Tag Archives: telephone

Communications


Good morning Everyone!

I finally have relented and allowed Kayla to join Facebook, with the single stipulation that I MUST approve all friends and follows before she either makes or accepts either.  Her first wave of friends includes most of our family (if there’s anyone out there I missed, it’s purely accidental and I apologize!) including my mother.

Last night, I went in Kayla’s room to check on her, and she was very proud to tell me she had just been chatting online with my mother (her Grandma Dottie.)  Kayla was happy and excited.

The conversation led me to think about communications.

Bare foot Girl

Messages By Foot
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For millenia, the only means of communication that people possessed was mouth-to-mouth.  Coupled with transportation limited to the use of the foot, it took a very long time for messages to get anywhere farther than maybe the next cave over.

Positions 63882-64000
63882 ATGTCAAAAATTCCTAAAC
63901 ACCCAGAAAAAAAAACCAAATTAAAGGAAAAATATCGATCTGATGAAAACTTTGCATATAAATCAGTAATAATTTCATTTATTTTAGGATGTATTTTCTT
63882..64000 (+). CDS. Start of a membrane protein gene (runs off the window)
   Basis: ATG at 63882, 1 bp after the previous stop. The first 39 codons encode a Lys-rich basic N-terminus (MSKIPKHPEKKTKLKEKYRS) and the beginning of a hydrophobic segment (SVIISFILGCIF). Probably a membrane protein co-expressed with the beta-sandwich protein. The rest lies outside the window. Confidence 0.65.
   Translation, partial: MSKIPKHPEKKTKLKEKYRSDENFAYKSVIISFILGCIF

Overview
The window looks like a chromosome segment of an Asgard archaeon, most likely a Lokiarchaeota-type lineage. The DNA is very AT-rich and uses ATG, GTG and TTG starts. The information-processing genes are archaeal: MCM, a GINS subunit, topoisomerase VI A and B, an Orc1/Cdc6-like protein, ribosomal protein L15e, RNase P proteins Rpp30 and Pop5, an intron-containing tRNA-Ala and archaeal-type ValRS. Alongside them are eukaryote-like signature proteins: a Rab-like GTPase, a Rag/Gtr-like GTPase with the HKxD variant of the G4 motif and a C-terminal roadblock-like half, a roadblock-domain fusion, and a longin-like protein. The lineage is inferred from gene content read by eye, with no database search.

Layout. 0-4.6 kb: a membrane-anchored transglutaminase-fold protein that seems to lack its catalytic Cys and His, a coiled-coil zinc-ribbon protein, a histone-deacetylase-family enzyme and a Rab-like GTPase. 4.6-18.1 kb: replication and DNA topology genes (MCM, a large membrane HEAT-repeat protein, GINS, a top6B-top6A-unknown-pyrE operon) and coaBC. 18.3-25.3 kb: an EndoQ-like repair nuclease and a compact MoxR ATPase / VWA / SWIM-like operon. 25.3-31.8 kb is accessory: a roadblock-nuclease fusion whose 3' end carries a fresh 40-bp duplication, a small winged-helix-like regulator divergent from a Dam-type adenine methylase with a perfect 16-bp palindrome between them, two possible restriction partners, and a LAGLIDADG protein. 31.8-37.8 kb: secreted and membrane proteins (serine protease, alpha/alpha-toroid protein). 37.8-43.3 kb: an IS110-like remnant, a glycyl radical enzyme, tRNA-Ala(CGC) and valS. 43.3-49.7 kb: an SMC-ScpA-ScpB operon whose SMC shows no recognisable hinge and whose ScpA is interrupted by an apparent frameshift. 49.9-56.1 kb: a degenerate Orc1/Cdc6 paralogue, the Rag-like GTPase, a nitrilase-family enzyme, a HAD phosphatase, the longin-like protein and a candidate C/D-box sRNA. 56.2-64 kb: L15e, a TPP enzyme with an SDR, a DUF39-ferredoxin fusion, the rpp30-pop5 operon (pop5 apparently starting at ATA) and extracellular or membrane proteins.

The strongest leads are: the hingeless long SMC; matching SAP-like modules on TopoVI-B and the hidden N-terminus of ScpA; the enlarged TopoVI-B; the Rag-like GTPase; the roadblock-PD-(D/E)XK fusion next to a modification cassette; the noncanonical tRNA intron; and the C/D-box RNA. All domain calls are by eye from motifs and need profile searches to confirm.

Assyrian War Ship

Relief Carving of an Assyrian Battle Ship from around 800 B.C.

A few brave souls realized that you could travel to certain places quicker if you went by water.  There were unique dangers involved and the range of places you could reach by water were limited, but you could travel farther faster then on foot.

One day during those vast uncharted millennia, some enterprising soul evaluated the risks of falling off a horse trying to break it versus the rewards of being able to get a message three villages over in half the time, and the use of the horse for transportation and communication began.